For centuries Europe's postal systems were nothing more than messenger boys riding alone on horseback to carry letters to the next post or town. This system changed in the 1780s, when postal services, such as the one operated by the famed Thurn and Taxis family, began using coaches to carry both mail and passengers from post to post. Russia's postal system was similar. Louisa, however, was paying for post drivers and horses to transport her private carriage.
Russia's mammoth postal system differed in one significant way from the rest of Europe. In compact England postal stations were close together, allowing drivers to change horses every six to twelve miles. The Russians spurred their beasts much farther, forcing horses to pull a coach eighteen miles or more to the next station.
No matter the country, postal drivers were sometimes suspicious characters. One Englishman described a postal carrier as "an idle boy mounted on a worn-out hack, who so far from being able to defend himself against a robber, was more likely to be in league with him."
Despite this, local drivers knew these postal paths better than anyone and recommended places to stay. One thing was certain. Travelers could usually find shelter at post houses, but hospitality—especially along roads recently ripped by Napoleon's army and the czar's pursuing Cossacks—was no guarantee.
Louisa found an inn at Mitau, called upon its master, and ordered dinner for her party, which included her seven-year-old son, Charles; a nurse; and two servants. Everything was comfortable—at least for the first sixty minutes.
"In about an hour after my arrival, Countess Mengs, a lady with whom I was slightly acquainted at St. Petersburg, called and gave me a most kind and urgent invitation to her house entreating me to remain with her some days."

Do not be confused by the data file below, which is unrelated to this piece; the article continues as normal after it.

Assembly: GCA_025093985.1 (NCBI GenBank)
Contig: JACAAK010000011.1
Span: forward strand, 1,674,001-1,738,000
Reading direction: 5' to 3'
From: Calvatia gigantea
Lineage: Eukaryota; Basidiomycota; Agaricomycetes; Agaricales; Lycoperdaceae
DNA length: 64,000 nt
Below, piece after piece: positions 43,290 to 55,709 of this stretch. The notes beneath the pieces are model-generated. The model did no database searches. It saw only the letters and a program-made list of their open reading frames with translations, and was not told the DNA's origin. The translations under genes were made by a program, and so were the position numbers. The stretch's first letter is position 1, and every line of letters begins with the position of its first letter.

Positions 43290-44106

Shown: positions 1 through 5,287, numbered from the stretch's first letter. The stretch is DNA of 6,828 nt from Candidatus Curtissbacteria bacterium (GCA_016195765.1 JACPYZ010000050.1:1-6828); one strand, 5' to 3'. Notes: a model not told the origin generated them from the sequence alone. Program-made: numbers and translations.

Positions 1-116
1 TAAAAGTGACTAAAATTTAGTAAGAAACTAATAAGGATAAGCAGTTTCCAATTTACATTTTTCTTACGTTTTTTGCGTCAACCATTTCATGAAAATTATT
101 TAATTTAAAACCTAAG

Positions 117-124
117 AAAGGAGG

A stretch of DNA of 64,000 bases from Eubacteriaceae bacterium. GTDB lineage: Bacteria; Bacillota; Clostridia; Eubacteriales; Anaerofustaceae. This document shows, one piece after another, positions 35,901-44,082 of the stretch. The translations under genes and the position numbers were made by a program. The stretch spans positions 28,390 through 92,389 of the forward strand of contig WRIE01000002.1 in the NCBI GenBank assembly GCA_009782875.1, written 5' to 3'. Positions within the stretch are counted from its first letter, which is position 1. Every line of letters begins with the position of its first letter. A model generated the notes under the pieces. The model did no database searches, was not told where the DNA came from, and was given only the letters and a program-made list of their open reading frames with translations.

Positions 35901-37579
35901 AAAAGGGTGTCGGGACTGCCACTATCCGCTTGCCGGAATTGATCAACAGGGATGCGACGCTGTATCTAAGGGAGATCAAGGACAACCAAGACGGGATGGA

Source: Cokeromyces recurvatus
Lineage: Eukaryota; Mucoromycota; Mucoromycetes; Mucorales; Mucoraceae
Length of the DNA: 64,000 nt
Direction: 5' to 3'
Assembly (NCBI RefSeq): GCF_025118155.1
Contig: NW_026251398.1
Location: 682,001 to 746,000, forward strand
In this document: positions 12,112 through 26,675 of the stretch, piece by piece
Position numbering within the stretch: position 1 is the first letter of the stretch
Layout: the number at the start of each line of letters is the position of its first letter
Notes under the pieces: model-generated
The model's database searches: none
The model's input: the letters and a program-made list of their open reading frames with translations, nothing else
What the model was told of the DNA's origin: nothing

Word of this American's arrival traveled as quickly as the cook could serve soup. Countess Mengs remembered Louisa as the musical, French-fluent, intelligent wife of John Quincy Adams, the son of the former US president— whatever that meant to the countess's European understanding of America.
When Mengs realized her socialite friend was traveling alone, especially without her reserved, in-control husband, she immediately asked her to stay for a few days. She not only asked; she implored. Her demeanor suggested Louisa's life depended on it, while her words masked her true concerns. She claimed she simply wanted to introduce her to friends at her house nearby.
Though flattered, Louisa declined the kind offer. How could Mrs. Adams possibly stop to enjoy herself when her mission was so pressing? Didn't her papers imply her travels were urgent? Weren't these letters of introduction as glued to her person as her own hands? She had to get to Paris.
What her papers didn't reveal was how long it had been since she had taken a stroll with John Quincy by the river or heard him recite the most inspiring points of a sermon he had just read. Although she had dreaded the days when he would wake up with some new-fangled determination—such as scouring his floor-to-ceiling library of books to find the circumference of the earth—she now missed his calculations of trivia.
She even longed for those endless summer days when he would pull out his apothecary scales and compare the weights of European coins to American ones. Back then his weights and measurements obsession seemed a terribly boring way to tinker with time.
"Mr. Adams too often passed it [the evening] alone studying weights and measures practically that he might write a work on them," she had complained back then. Now she would trade anything for the pleasure of his most annoying habits.
Nearly a year had passed since their separation. Diligence, not entertainment, must guide each and every decision. How dare she even think of recr
Excerpted from American Phoenix by JANE HAMPTON COOK. Copyright © 2013 by Jane Hampton Cook. Excerpted by permission of Thomas Nelson.